Former provincial official apologizes for tone during Burton Winters search

·4 min read
Burton Winters was last seen in the coastal Labrador community of Makkovik at 1:30 p.m. on Jan. 29, 2012. His body was found on Feb. 1.  (Submitted by Winters family - image credit)
Burton Winters was last seen in the coastal Labrador community of Makkovik at 1:30 p.m. on Jan. 29, 2012. His body was found on Feb. 1. (Submitted by Winters family - image credit)

A former provincial officer apologized for his tone and sarcasm during the search for a Makkovik teenager in 2012, telling the search and rescue inquiry commission Friday that he shouldn't have described the case of the lost 14-year-old the way he did.

Paul Peddle was the emergency department director with Fire and Emergency Services Newfoundland and Labrador (FES-NL), the province's emergency services division at the time.

Peddle made the call to organize air search for Burton Winters, but was accused Friday of using an inappropriate tone during that request in 2012.

"They're afraid he might be gone out on the water, you know, on his Ski-Doo over the ice and God knows what has happened to him then," reads a copy of that conversation.

At Friday's hearing, Peddle spoke with regret for what he said.

"Upon reviewing the search and rescue recordings, I really should apologize for my choice of language and sarcasm when I was dealing with the JRCC," he said, referring to the Joint Rescue Coordination Centre, a search and rescue agency run by the Department of National Defence, Royal Canadian Air Force and the Canadian Coast Guard.

"I assure you, folks, this is not me," Peddle told Winters' family.

"Sometime in emergencies, people are using humour and I shouldn't have done it. But nevertheless, my apologies to the Winters' family and to the residents of Makkovik."

Winters left his grandmother's house on a snowmobile in the early afternoon on Jan. 29, 2012. A search started early that evening, but it wasn't until Feb. 1 that rescuers found his body on sea ice. His family and people in the community believe he may have been on a known snowmobile trail, but missed a turn and headed accidentally to sea.

The inquiry, which commenced in late August, is looking at the Winters case, as well as broader search and rescue issues and policies in Newfoundland and Labrador. It has been hearing evidence in Makkovik this week, including from family members who questioned what was done — and not done — after the teenager was reported missing.

Peddle was tasked with coordinating the air resources in the search for Winters and was the communication point between the RCMP and JRCC in Nova Scotia.

Mitch Rumbolt, director of the Emergency Services Division for the last year and a half, also provided evidence Friday.

The province became involved with the search for Winters the morning of Jan. 30. At that point, the RCMP had searched the entire community of Makkovik and believed the boy could have been on the sea ice.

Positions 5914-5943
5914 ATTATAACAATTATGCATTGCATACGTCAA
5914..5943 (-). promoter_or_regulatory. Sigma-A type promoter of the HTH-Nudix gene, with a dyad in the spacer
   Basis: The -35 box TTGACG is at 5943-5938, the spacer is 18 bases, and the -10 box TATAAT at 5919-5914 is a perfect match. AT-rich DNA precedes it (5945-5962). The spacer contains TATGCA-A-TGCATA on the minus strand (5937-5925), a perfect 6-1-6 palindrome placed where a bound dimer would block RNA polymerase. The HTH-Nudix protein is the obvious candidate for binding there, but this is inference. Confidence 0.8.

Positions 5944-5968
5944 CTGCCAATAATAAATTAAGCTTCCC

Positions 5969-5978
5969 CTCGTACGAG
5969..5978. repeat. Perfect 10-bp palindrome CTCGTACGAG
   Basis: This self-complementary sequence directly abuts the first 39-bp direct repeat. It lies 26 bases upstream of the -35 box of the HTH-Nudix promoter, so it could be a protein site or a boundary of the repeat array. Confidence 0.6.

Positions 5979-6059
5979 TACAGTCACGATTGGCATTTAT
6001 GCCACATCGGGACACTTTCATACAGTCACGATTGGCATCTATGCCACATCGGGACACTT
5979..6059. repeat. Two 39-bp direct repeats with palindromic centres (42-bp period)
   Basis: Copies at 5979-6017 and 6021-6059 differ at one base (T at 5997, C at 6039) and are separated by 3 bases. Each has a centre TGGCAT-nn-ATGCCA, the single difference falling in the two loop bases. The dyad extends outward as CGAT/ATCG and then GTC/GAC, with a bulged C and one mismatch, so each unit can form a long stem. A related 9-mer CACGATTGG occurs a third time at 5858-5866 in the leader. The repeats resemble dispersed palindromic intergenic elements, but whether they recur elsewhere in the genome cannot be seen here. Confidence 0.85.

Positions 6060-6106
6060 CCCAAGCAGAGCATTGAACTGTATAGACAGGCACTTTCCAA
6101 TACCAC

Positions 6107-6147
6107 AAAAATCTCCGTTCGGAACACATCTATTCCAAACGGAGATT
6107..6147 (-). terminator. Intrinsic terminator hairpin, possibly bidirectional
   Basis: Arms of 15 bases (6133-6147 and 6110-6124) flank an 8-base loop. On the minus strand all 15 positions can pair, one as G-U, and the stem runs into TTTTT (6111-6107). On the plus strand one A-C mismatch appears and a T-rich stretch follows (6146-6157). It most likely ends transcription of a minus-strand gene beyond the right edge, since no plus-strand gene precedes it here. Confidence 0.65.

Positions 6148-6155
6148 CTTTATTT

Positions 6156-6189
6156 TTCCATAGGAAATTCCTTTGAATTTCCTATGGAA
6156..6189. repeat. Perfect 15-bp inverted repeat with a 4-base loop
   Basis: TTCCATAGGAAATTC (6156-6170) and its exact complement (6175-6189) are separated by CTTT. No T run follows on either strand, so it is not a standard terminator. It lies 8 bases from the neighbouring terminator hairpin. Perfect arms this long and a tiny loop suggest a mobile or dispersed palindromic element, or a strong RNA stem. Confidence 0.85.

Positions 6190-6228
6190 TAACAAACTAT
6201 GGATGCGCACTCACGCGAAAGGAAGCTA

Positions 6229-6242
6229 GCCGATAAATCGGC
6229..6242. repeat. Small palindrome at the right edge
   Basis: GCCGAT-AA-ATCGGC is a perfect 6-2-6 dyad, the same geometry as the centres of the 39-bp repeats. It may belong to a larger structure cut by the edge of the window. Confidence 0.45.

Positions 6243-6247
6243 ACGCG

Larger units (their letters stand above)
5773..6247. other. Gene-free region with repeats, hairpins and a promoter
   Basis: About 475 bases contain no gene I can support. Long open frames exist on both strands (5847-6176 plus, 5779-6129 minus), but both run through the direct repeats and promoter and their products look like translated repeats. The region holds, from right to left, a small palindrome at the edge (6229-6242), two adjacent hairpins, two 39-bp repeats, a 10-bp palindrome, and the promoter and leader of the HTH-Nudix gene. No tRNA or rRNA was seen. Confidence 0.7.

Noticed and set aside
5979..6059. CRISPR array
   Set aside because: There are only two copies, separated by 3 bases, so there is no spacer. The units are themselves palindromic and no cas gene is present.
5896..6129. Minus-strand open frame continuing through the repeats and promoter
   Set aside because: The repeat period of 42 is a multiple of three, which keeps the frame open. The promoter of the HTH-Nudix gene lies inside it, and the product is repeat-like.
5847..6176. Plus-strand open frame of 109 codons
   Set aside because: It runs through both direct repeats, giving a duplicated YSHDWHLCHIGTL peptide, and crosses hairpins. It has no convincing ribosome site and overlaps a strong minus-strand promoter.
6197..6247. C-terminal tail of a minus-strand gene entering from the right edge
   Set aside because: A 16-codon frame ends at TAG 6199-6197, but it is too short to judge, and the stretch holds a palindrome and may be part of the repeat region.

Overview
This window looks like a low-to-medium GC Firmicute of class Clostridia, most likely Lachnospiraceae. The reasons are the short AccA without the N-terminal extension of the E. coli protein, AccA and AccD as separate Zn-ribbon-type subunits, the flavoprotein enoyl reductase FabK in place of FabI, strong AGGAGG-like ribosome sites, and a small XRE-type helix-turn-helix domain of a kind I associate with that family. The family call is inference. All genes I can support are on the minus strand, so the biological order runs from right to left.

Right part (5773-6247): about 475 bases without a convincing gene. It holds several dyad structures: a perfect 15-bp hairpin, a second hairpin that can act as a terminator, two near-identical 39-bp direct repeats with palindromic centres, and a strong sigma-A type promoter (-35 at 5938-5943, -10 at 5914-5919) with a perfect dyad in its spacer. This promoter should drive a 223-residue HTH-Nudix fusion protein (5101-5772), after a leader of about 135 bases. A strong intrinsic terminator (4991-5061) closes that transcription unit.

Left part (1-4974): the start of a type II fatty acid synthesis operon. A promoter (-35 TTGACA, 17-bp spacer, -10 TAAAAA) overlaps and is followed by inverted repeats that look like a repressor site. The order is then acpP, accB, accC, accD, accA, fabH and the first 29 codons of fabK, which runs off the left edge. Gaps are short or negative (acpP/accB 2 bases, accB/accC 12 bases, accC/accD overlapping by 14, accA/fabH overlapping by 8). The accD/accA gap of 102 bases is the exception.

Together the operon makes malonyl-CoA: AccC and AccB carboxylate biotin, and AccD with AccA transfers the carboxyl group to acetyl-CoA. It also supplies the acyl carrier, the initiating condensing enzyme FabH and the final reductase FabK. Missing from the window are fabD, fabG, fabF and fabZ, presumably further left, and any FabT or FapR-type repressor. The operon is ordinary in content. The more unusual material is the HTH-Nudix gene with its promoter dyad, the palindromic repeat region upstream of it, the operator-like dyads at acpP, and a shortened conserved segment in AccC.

The RCMP then phoned FES-NL to request air support.

CBC
CBC

FES-NL would typically phone private helicopters contracted by the province in the area. If none was available, then it would call the JRCC to seek military help, Rumbolt said.

Peddle phoned Universal Helicopters, now known as Canadian Helicopters, but they couldn't help because of the weather. Peddle then contacted the JRCC, Rumbolt said.

In transcripts, the JRCC said they were not willing to send the Cormorant helicopter that far north without a Hercules being serviceable in case of other emergencies. The JRCC defended that decision Wednesday. Two Hercules aircraft were both out for maintenance, one Griffon helicopter was out for maintenance and another had a leak.

However, Peddle said not sending the available resource was unusual, as the JRCC would only not assist if there were no helicopters available "whatsoever."

RCMP
RCMP

The search was left without air support until a private Woodward Oil helicopter volunteered. After it was able to fly, Peddle phoned Universal again.

The Universal helicopter was dispatched at 11 a.m. on Jan. 30.

The family's lawyer, Tom Williams, had questions about the private helicopter's searching abilities. Rumbolt said he wasn't privy to the skill level of the crew, but noted private operators don't have the same level of technology as DND aircraft.

Williams also took issue with the time the helicopter was contracted for on that first day. The Universal helicopter was contracted for less than five hours in total, he said. Two of those hours were spent traveling back and forth from Happy Valley-Goose Bay to Makkovik.

"There was a total of three hours spent searching for Burton Winters by air services in the first 24 hours," Williams said. "Total of three hours."

Williams said there's no accounting for the private Woodward Oil helicopter, but it was not contracted by the province.

The inquiry is not to lay civil and criminal liability charges against any persons or organizations. Rather, it is to look at policies and processes and make recommendations for changes for future searches.

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